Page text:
Introduction to Chapter 1:  Paul as Chief Editor of the Bible

Chapter 1: Paul Wraps up the Bible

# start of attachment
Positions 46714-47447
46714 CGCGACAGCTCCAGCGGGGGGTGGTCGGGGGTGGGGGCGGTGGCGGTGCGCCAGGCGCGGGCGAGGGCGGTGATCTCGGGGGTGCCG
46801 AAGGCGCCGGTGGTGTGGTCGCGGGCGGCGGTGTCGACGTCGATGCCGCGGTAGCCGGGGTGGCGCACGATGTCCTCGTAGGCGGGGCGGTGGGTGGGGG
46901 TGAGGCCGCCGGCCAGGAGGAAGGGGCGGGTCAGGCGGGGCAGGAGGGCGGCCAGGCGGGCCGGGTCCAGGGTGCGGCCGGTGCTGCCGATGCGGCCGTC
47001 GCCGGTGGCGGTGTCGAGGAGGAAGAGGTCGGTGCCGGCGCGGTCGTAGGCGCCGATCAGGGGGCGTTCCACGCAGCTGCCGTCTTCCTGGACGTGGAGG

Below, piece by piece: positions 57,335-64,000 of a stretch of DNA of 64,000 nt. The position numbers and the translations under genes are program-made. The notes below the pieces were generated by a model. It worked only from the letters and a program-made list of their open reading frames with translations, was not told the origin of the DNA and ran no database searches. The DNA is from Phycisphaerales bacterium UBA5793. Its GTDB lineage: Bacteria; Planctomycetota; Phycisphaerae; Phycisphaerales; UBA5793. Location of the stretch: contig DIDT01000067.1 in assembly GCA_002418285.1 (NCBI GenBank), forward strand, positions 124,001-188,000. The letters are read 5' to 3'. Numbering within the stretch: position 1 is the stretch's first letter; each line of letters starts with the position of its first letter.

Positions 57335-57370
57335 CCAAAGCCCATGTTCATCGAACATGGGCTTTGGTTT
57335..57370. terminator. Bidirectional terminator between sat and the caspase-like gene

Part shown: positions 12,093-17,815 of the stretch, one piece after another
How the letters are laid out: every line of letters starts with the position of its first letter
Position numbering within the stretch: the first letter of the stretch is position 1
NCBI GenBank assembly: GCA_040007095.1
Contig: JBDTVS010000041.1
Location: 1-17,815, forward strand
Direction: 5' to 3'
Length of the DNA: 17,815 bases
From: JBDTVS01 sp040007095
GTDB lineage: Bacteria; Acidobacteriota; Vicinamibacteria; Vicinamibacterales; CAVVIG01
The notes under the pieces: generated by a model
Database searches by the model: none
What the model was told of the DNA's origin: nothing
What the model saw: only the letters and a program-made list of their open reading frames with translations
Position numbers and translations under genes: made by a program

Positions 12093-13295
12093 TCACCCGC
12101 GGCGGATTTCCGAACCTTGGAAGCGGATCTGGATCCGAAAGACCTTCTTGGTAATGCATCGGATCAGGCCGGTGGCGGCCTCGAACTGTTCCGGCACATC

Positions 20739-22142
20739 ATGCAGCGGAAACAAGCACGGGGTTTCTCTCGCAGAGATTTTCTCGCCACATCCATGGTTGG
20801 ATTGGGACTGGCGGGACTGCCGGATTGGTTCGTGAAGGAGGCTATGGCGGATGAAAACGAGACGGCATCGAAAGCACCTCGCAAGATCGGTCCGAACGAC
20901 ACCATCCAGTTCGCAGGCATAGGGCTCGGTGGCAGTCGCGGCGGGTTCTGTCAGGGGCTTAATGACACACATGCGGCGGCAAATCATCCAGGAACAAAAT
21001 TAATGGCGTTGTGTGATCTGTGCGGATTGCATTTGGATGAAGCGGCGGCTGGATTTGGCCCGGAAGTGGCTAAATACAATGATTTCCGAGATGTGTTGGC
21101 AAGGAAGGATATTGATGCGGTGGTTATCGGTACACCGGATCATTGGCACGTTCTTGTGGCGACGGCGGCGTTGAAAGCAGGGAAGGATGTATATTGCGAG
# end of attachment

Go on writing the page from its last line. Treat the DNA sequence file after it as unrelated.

This chapter title will come as a surprise to you, no doubt; as you have thought little of the ministry of the Apostle Paul to provide the finishing continuity to the Bible of 66 books.  A brief explanation is in order now, and there is a real sense in which this whole volume of THE LEARN CHRIST FROM THE APOSTLES AND PROPHETS COMMENTARY will more exhaustively deal with that theme. The primary focus in this volume is about how the Bible from Genesis to Revelation is a story about the Lord Jesus Christ, and how to learn that Christ of the Bible; but supporting that most obvious and dominant theme is the way the Resurrected Christ, personally and through the Spirit of Christ, continued to work through the Apostle Paul as well as the other Apostles to wrap up the Bible. If we look back over the last approximately two thousand years since Jesus of Nazareth walked on this earth in Palestine, what has been the most influence in the spread of Christianity to all the nations of the world, it has been the Bible as used by the Spirit of Christ.   (Holy Spirit is being used synonymously with the Spirit of Christ:  that is Bible.)  Now given the Bible has been the most pervasive Christian influence in two thousand years, don’t you think that the God of whom the Apostle James writes as knowing all His works from the beginning of time, not only planned it this way, but also had a plan in the completion of the 66 books as well as the preservation and spread of the Bible. The Apostle Paul, under the direct leadership of the risen Christ and then through the Spirit during the so-called seven silent years (only silent because the Spirit like God the Father does speak in a still small voice), was the key human instrument to complete the Bible.